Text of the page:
Creating the Conditions for Creativity at Work
Steelcase and Microsoft are collaborating to explore how the workplace can more successfully drive creative performance. Accelerating creativity, they say, starts with understanding the behaviors and modes of creative work, and then envisioning how place and technology can help.
“It’s really all about the intersection of the digital and the physical – having the right place and the right technology at the right time,” says Ludwig. “That’s why we’re starting to see movement away from the traditional corporate office toward workplaces that are more like creative studios —a plurality of spaces, each designed to support people and the technologies that can make their work easier.”
“Traditionally, technology has not always been leveraged during the early stages of the creative process,” says Groene. This can put people and teams at a disadvantage. Something arises in our heads. It’s usually incomplete and we jot it down, find a whiteboard and pull in colleagues. Computers usually came in at later stages. But now technology can be a tool to amplify our thinking throughout the entire process. We can take our content with us wherever we want to work. It will always be there, with the right security and the speed of light,” he explains.
The Creative Spaces Ecosystem
To help organizations accelerate the shift toward more creative work, Steelcase and Microsoft co-developed Creative Spaces, an interdependent ecosystem of spaces and technologies designed for the diverse modes of creative work, such as uninterrupted individual focus, developing ideas in a pair, generating solutions as a group, converging around ideas and allowing time for diffused thinking – allowing the mind to wander. They are places that build trust, inspire new ways of thinking and fuel experimentation. This initial collection of thoughtfully curated destinations bring together design and materiality without compromising performance to enable creative work.
“The future will be powered by ideas,” says Ludwig. “How we create, identify, foster and make ideas tangible – that’s how value is created. Our spaces and technologies need to help us solve problems, not cause friction or get in the way. When space and technologies come together to really support people’s work and really support their wellbeing — then we’re removing the drag on their experiences. They can naturally be centered on ideas instead of what’s not working for them. And, as a result, ideas will flow through the organization faster.”
The Creative Spaces Ecosystem
People + Place + Technology
To help organizations accelerate the shift toward more creative work, Steelcase and Microsoft co-developed Creative Spaces, an interdependent ecosystem of spaces and technologies designed for the diverse modes of creative work.
These spaces deliver key spatial attributes that address:
Privacy: acoustic, visual, territorial and psychological
Posture: seated, standing, lounging and perching
Proximity: people-to-people, people-to-tools + technology
This space supports a full range of posture—seated, standing, lounging, perching— encouraging movement without breaking flow.
Brody® Worklounge is a micro-environment for privacy and focus in open areas with included amenities, like integrated lighting, power and bag storage. The Brody screens create a cocoon within the open plan to sketch or take notes on your Surface Pro4 between brainstorms.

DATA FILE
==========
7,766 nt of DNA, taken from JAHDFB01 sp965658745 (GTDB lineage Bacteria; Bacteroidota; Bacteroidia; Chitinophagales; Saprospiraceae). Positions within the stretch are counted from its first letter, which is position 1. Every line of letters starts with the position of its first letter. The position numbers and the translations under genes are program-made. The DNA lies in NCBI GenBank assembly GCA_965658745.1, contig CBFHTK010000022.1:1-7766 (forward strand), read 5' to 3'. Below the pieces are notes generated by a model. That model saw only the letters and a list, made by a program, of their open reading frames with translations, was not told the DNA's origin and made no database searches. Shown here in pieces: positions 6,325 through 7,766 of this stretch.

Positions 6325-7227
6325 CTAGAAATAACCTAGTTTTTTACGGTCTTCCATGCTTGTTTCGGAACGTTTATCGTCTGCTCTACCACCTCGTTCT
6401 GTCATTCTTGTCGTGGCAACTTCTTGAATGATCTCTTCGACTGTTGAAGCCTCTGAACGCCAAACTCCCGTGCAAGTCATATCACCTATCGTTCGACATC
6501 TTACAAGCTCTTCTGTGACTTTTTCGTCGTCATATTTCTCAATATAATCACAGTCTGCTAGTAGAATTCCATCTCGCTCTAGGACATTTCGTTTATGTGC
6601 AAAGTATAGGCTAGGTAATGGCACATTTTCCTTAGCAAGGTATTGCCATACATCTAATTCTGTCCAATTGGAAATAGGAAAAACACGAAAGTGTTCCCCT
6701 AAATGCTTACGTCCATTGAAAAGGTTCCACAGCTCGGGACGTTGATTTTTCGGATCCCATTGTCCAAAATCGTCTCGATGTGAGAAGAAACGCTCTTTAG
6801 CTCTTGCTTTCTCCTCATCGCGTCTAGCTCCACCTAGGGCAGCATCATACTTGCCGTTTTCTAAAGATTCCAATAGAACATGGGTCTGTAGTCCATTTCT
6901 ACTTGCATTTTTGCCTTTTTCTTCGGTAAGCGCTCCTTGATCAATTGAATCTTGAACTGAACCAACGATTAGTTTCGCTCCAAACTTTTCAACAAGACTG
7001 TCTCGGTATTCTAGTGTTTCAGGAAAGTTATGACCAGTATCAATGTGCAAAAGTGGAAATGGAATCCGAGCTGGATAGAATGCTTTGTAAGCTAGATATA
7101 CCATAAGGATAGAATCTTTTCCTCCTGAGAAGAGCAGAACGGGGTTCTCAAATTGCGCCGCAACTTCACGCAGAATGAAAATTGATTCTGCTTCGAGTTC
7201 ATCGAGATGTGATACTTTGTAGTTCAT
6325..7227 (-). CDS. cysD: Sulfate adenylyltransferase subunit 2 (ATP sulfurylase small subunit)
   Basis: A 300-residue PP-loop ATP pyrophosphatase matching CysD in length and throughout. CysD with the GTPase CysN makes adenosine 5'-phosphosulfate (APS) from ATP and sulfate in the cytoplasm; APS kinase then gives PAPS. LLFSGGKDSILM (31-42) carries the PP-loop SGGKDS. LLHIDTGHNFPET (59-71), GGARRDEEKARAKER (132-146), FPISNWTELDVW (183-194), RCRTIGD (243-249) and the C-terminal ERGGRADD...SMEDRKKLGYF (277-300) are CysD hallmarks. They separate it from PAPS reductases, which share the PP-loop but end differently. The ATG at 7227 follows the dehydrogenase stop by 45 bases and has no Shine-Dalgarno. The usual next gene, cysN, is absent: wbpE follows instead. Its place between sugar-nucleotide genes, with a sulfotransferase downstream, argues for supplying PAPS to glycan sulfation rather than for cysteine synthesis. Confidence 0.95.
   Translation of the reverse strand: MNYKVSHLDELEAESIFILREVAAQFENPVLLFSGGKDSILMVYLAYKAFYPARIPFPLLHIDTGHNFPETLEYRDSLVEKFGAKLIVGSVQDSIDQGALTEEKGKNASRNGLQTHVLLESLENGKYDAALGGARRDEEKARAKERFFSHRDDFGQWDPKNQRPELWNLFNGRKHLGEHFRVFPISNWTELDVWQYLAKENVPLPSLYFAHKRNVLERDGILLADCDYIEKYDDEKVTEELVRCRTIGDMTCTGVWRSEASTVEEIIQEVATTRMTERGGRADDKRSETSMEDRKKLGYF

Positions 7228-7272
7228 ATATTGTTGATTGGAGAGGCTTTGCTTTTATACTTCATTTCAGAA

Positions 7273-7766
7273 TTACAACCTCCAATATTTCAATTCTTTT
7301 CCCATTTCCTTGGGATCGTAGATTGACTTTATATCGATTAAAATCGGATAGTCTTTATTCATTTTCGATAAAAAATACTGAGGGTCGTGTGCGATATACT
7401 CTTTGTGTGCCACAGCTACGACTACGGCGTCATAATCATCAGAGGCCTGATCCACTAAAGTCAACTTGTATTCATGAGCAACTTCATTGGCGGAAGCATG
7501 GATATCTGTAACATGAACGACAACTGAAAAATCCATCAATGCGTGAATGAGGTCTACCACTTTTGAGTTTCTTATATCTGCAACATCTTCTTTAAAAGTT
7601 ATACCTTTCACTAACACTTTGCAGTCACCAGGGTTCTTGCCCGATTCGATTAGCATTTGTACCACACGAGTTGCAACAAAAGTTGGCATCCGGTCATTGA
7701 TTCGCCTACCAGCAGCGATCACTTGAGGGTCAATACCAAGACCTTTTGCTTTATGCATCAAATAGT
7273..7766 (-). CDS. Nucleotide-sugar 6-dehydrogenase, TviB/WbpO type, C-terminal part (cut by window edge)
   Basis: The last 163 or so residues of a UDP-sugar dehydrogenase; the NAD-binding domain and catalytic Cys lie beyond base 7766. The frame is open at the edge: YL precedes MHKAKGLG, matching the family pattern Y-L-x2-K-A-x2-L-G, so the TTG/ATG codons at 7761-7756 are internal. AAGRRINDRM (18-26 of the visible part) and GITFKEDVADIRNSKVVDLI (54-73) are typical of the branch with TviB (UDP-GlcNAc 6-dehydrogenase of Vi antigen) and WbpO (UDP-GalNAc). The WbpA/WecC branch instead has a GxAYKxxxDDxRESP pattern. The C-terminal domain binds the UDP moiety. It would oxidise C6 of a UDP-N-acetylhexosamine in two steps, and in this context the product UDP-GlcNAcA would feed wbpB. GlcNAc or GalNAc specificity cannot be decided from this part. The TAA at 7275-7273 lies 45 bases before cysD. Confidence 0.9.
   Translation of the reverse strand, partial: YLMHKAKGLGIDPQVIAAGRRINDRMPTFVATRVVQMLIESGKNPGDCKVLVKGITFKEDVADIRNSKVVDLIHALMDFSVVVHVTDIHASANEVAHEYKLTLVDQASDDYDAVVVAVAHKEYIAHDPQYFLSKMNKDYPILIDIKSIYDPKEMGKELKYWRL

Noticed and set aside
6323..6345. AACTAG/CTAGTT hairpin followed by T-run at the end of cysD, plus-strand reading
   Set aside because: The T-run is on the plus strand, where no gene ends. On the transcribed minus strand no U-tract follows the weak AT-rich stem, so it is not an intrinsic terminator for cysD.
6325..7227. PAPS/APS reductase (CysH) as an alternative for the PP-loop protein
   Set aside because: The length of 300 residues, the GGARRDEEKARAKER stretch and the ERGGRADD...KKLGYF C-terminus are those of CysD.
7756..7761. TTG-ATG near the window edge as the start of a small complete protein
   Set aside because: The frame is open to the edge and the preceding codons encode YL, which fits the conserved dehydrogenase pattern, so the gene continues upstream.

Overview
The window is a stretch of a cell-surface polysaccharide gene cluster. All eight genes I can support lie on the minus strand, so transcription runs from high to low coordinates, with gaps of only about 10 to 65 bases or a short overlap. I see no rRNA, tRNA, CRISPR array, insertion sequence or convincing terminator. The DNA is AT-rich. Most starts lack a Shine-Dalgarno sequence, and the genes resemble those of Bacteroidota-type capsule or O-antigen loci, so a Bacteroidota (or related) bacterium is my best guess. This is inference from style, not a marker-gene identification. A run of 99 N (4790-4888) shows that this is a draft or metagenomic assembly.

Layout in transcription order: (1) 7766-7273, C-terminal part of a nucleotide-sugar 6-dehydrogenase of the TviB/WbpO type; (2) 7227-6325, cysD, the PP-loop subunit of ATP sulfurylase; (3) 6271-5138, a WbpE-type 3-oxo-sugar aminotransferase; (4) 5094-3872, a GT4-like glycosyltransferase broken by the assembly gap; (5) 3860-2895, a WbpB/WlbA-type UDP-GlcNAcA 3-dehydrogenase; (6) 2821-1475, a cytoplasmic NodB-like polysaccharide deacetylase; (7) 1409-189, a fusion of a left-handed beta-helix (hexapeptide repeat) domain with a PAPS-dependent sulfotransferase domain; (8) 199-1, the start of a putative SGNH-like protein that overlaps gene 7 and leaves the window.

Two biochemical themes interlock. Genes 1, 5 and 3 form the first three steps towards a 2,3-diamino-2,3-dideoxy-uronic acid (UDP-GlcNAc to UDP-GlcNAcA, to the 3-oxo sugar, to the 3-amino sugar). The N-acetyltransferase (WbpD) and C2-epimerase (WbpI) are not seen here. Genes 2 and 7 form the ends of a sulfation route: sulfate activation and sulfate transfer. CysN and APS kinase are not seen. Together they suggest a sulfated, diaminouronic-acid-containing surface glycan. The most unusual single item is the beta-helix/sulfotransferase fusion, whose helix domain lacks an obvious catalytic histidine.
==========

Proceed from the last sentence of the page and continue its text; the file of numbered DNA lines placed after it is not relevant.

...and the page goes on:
Centrally located in the ecosystem, this space is a communal atmo-sphere to gather and play with new ideas. It allows people to shift easily from “me” to “we” activities and different stages of the creative process.
The Gesture™ chair supports the wide range of postures people take when using the Surface Studio with Surface Dial and Surface Pen to create; The AirTouch™ table lifts with just a touch to switch quickly and effortlessly from sitting to standing to encourage movement and boost energy.
The space is configured to keep information private and reduce visual distraction. V.I.A.® walls keep ambient noise out so you can stay in flow.
The AirTouch™ table facilitates brief, shoulder-to-shoulder collaboration. Storage with integrated lighting slides open to secure your bag and become an extension of the
Stool height seating encourages movement and quick shifts from interaction with personal devices to group collaboration at the Surface Hub™.
V.I.A.® walls integrate the Surface Hub and provide unparalleled acoustic privacy to prevent disruptions and enhance remote user participation via Skype for Business.
The furniture elements are scaled to allow ample circulation and the ability to engage or step back from the action and reflect or gain a different perspective.
Ology™ height adjustable tables are side-by-side, making it easy to sit or stand, work individually in parallel or lean over to collaborate, maintaining flow and consistency using Suface Dial and Surface Pen. Umami™ lounge creates a place to relax and reenergize during intense work sessions.
V.I.A.® walls help mitigate distractions from ambient noise and allow private conversations — in the room or with remote participants on Skype for Business —to stay that way. The “I’m Done” security feature on Surface Hub safely removes all content from the previous session to encourage rapid starts for new collaboration.
The configuration is an intimate environment that supports easy access to technology, storage, analog content and your teammates. It offers an informal, theater-like setting for reviewing work at the integrated Surface Hub™.
Relaxed postures can help support diffused attention and allow the brain to wander which can lead to ‘eureka!’ insights. It also supports active brainstorming while away from your personal workstation.
Boundaries create visual relief reducing external stimuli, and allow the brain to rest, form new connections and access spontaneous ideas.
Thread™ Modular Power makes it easy to charge devices.
Creativity, Work and the Physical Environment